Monday, 4 May 2009

Socialism and mid-life crises

Well, only one mid-life crisis and thankfully not mine but comedian, socialist and general political pundit, Mark Steel's in his new book What's Going On?: The Meanderings of a Comic Mind in Confusion which I have just finished reading. It was a weird read - some parts of it I utterly related to, such as Steel's confusion about how the world has changed so that people think you're mad, naive and a bit stupid if you suggest that things could ever be run on any other basis than profit. It really brought home to me how insidious this mind-set is, as he reminded us how things used to be run differently and how many other ways of doing things there actually are.
It was also terribly sad to hear of the gradual disintegration of his relationship with the mother of his children and how this coincided with him turning 40 and questioning so much of his life up until that point. It made me very glad that I am not having to deal with that at least.
Unlike Steel, I'd never joined a political party or believed that party politics was remotely helpful - maybe this is because I'm that little bit younger than Steel, as he discusses in the book how anyone younger than 30 (I'm not that young!) genuinely doesn't understand the entire concept of socialism. Steel charts the rise of protest, not organised by specific political parties but on an issue-by-issue basis, and how people are reluctant to join an actual party as they distrust the apparatus of party politics, and how this maybe dilutes the opposition to the current government. He also admits that protest and dissent has changed, that the internet plays a bigger role than he ever thought possible.
Some parts of it clanged with me though - ironically, right about the time that Steel was decrying all the splits, schisms and in-fighting amongst the Left, he was still propagating this himself in his little digs against those of us whose preoccupation is green issues rather than trade unions, or who choose to live in rural or small towns rather than in cities. His implication seemed to be that wanting to eat fresh local food was a very middle class desire with no place in Left-leaning politics, which is a shame. I really think that if the remnants of the Left got together with the Greens, it could be rather interesting. Again it was particularly ironic as Steel also pointed out how the role of class has changed with regard to Left politics, and how definitions of class have themselves changed. I can understand that if you were a 1980s striking miner, organic food might seem to be a rather lah-di-dah concept, but this is ignoring the fact that organics and permaculture and many other green movements which are now much more mainstream were developing amongst the same counterculture as the union-dominated Left of that time.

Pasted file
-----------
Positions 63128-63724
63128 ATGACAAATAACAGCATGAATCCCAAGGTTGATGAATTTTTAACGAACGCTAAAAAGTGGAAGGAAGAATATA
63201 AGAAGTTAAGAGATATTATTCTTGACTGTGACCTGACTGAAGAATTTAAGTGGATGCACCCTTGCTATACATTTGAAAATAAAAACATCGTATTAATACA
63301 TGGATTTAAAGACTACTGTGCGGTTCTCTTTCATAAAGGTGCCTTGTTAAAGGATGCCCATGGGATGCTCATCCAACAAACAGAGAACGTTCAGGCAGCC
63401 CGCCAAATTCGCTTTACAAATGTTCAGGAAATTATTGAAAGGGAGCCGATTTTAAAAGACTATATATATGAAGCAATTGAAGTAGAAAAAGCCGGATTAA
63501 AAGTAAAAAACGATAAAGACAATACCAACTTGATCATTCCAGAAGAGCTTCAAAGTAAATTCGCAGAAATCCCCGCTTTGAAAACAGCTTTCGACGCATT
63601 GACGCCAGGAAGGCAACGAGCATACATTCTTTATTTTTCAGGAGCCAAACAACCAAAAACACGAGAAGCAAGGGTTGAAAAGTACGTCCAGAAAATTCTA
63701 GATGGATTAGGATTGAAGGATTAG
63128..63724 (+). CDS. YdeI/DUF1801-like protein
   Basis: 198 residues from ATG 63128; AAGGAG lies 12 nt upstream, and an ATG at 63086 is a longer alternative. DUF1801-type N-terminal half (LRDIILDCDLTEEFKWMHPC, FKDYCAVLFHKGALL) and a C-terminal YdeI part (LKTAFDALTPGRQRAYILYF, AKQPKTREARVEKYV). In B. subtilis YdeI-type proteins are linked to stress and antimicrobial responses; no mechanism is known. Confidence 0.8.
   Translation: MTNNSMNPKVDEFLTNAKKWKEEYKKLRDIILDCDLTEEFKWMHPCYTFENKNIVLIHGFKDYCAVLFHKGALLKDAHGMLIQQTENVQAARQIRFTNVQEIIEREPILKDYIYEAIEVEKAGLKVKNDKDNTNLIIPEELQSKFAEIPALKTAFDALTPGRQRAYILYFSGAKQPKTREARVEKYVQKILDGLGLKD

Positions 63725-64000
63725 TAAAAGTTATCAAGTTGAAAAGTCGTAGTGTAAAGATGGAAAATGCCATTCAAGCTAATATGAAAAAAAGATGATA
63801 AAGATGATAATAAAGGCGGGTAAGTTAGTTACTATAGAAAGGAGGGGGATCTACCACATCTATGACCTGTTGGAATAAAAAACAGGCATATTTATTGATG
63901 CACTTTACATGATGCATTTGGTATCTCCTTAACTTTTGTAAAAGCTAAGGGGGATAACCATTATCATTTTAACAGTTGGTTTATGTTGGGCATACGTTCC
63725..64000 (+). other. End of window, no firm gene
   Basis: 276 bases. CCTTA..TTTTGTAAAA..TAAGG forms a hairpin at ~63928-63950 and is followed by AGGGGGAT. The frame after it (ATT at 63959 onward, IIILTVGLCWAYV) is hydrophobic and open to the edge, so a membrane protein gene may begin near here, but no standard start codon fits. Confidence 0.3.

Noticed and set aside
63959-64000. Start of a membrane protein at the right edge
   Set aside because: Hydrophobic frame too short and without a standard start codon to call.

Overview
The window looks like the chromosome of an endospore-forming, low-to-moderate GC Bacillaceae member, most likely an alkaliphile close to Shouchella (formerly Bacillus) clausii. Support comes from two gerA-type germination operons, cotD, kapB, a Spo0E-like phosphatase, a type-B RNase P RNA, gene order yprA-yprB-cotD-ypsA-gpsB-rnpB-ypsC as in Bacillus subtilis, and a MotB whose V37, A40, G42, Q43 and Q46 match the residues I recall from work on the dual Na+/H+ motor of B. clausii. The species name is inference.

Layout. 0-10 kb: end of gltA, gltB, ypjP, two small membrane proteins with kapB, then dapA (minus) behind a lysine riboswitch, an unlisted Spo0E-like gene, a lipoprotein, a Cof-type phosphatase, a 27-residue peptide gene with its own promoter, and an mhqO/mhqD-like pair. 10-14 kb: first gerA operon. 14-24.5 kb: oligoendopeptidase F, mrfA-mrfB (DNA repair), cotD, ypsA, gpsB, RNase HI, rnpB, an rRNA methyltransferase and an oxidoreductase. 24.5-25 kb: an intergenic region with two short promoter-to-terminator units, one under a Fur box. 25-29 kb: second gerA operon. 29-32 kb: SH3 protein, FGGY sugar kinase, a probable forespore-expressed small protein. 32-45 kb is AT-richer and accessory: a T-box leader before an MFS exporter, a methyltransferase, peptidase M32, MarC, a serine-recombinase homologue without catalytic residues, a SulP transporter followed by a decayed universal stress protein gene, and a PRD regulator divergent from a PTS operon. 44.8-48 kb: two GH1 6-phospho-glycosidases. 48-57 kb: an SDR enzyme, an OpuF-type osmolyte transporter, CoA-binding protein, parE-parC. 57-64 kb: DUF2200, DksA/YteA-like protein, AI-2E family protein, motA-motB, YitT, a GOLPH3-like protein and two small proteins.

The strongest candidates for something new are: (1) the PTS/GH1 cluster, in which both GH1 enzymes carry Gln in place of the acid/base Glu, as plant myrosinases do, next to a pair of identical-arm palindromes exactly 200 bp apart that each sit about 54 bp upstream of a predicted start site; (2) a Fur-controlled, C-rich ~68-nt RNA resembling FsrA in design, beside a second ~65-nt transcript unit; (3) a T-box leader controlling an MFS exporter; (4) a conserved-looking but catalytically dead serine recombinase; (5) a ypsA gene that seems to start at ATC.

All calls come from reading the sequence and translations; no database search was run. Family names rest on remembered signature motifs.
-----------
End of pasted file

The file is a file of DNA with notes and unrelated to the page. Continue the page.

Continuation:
However, that criticism apart, Mark Steel is a hugely knowledgeable and vastly entertaining writer and speaker and even though this book has you chuckling at least every other line, it also feels like you're being educated. It's a bit like a discussion with an older and wiser friend, it has you laughing and nodding and generally feeling validated. Well, it did for me anyway, if you were a supporter of Margaret Thatcher, you may not enjoy it quite so much. I can't help but think Mark Steel would be a fun person to go down the pub with.


Cave Mother said...

On the whole politics thing, my partner figured that the best way to change things (albeit in a very small way) was to do it from the inside, so he joined the Lib Dems who seemed to be the party that best represented his beliefs. What he found was a group of people obsessed with their past successes, full of their own self-importance, delighting in sitting around in meetings but unable to organise the proverbial piss up in a brewery. I say they liked sitting in meetings - well, that was only they could be bothered turning up. Two council elections later he has become totally disenchanted with the whole thing, and has come to the conclusion that the people we elect really are the last people we would ever want representing our views. Pretty depressing stuff. But I enjoyed your book review!

Liz said...

Yes, it is difficult to know how to make a difference really. I write to my MP about stuff and he always writes back and says 'oh yes, I completely agree and when the conservatives are in power we will do all this stuff' and I think 'yeah, right, you lying snake', and am never sure it's actually worth writing to him.